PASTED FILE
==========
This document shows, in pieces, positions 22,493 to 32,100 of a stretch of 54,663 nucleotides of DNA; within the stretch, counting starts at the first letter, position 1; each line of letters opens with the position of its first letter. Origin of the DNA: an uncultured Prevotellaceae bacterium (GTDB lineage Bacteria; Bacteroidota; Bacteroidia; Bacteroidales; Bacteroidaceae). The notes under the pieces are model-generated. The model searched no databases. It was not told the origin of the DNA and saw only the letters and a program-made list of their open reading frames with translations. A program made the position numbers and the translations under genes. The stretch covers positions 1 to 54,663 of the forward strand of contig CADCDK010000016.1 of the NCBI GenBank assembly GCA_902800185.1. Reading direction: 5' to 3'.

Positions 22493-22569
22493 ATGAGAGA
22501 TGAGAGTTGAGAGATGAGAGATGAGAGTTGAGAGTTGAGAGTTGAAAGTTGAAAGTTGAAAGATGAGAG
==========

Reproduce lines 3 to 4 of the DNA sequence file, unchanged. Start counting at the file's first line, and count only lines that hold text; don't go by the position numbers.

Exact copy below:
22493 ATGAGAGA
22501 TGAGAGTTGAGAGATGAGAGATGAGAGTTGAGAGTTGAGAGTTGAAAGTTGAAAGTTGAAAGATGAGAG